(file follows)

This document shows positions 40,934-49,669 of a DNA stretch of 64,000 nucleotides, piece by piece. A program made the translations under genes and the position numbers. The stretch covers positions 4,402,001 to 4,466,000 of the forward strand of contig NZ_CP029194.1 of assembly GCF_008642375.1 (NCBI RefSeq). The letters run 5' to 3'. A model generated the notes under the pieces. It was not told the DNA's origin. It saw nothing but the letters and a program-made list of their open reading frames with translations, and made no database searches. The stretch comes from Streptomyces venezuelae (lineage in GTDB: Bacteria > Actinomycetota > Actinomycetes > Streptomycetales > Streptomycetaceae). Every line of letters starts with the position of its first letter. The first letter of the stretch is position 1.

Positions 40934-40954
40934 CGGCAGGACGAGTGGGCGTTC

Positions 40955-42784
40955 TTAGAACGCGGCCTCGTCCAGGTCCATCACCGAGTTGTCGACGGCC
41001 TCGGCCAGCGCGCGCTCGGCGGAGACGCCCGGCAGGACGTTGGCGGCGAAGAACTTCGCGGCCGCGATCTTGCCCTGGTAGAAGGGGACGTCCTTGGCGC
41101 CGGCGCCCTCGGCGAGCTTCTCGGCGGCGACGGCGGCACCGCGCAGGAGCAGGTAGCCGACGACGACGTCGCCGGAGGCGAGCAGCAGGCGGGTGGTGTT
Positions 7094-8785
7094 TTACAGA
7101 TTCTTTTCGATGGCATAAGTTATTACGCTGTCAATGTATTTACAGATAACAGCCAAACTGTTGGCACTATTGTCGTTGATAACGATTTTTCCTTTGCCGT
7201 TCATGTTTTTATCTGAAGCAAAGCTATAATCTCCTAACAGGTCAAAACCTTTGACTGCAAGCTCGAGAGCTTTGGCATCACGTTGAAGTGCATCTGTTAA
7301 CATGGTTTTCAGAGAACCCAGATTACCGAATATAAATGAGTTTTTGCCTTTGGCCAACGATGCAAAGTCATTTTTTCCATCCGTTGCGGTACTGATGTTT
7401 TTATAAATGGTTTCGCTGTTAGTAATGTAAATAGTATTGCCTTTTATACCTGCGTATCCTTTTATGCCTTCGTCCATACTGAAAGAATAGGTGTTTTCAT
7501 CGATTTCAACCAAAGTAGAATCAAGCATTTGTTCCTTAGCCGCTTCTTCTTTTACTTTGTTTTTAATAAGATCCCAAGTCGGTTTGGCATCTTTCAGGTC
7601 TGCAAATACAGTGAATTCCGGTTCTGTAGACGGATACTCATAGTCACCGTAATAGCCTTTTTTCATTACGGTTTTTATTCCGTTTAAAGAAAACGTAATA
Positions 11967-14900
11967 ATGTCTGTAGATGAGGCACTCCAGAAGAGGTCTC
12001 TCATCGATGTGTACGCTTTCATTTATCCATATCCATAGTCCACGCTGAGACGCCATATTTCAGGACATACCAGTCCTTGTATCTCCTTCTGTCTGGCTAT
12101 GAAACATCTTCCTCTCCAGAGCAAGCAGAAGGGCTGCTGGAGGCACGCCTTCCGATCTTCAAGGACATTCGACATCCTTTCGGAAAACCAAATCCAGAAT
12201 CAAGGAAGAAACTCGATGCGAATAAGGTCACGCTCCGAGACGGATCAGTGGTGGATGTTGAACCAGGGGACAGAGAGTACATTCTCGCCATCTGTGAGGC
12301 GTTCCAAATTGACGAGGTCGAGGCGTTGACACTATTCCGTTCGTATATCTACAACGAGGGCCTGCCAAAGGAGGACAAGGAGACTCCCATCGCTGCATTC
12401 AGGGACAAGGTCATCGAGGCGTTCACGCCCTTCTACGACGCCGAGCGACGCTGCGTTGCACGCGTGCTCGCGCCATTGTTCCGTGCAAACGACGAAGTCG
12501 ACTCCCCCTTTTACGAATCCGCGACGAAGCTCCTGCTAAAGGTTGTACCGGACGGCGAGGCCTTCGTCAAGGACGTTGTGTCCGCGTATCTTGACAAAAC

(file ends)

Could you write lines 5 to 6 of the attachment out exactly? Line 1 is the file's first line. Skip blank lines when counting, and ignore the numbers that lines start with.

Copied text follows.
40955 TTAGAACGCGGCCTCGTCCAGGTCCATCACCGAGTTGTCGACGGCC
41001 TCGGCCAGCGCGCGCTCGGCGGAGACGCCCGGCAGGACGTTGGCGGCGAAGAACTTCGCGGCCGCGATCTTGCCCTGGTAGAAGGGGACGTCCTTGGCGC